Always a political junkie, she was not disappointed when she finally had the chance to meet him, in contrast to the disillusionment she was feeling about politicians in general. “He’s one of those guys that’s respected and loved.” His involvement has been good for the foundation and has definitely heightened his humanitarian sensibility. Still riveted by what he’d seen in September of 2008, McKenna followed up on his first Haiti experience by developing a continuing commitment to the country. In March of 2009, he joined Bill Clinton and United Nations Secretary-General Ban Ki-moon to promote the development of an anti-poverty action plan for what is classified as the poorest country in the entire western hemisphere. Rhyming off a litany of problems that have pushed Haiti further and further toward poverty and violence over the decades — political, environmental, economic and social — he made a plea for governments and business to rally behind the Clinton Global Initiative and other forces to help right the country. “Clinton saw us [ Damon, Jean and McKenna ] in Haiti and had a team down there the next day.” Next thing McKenna knew, Clinton was announcing at a global initiative function in New York City that his new number-one project was going to be assisting in Haiti.

“Because he saw us on TV,” says McKenna. In broader global economic terms, McKenna said that people in developed nations may be undergoing challenges because of the economic crisis that emerged late in 2008, but that there is no comparison to what’s taking place in Haiti. “We have to realize that whatever pain we’re feeling, it is miniscule compared to the misery of people who are living on less than a dollar a day,” he said in a news release publicizing the March mission with Clinton.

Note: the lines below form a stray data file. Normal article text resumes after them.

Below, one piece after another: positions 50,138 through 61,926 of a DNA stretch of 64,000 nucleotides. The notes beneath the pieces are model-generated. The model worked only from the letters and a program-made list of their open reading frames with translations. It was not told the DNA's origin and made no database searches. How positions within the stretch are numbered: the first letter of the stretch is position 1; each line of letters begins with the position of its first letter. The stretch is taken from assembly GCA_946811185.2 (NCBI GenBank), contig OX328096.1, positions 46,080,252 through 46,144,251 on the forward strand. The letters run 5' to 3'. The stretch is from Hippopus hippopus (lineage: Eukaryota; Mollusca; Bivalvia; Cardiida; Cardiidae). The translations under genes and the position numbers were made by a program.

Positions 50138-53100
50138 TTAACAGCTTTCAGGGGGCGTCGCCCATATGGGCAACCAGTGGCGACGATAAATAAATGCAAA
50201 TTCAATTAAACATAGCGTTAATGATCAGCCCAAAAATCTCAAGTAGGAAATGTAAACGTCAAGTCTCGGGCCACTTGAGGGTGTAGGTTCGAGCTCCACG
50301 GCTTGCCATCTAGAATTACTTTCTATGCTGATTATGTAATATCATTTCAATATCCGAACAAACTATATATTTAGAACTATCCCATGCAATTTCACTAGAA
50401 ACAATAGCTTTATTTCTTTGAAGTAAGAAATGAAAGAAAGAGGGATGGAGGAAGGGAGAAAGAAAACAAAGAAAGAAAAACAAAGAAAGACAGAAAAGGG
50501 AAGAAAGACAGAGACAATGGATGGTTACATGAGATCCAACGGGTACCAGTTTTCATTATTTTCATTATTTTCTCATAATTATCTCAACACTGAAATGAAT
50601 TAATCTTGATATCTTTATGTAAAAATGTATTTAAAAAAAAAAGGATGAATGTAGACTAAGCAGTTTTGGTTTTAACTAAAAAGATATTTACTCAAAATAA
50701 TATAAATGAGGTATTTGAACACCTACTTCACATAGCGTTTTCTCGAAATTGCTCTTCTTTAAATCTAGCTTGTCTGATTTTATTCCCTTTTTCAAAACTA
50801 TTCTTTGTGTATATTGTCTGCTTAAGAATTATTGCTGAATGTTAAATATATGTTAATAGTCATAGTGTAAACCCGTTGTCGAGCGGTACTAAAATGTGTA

Putting things further in perspective, he speaks about factories which have as little as two hours of electrical power per day unless supplemented by generators. Haiti, he believes, could become as much a valid Caribbean tourism destination as the neighbouring Dominican Republic or other island nations that have made tourism the backbone of their economies. Just as he did with NB Works in the 1990s, McKenna talks about employment as being a major part of the fix. “There is no better form of aid than a job,” he says. “If people could actually make investments here that would make sense for them and create jobs here, that’s an extremely beneficial form of aid.”

This is the same type of philosophy professed by famed primatologist Dr. Jane Goodall. Her worldwide Roots & Shoots campaign, like other projects seeking to create change in the developing world, promotes putting people to work, introducing micro-credit systems to Third World nations and denouncing “aristocrats appearing before the beggars” as a pitiful form of providing relief.

A new generation of compelling voices has entered the aid dialogue, including economist and author Dambisa Moyo. A native of Zambia now working at Goldman Sachs, Moyo argues that the rich world and Africa should create new ways of helping poor countries to become more independent. She uses the example of Ghana to illustrate how some countries have successfully tapped the bond markets for funds, and she espouses the virtues of micro-finance, venture capital and opening up trade links.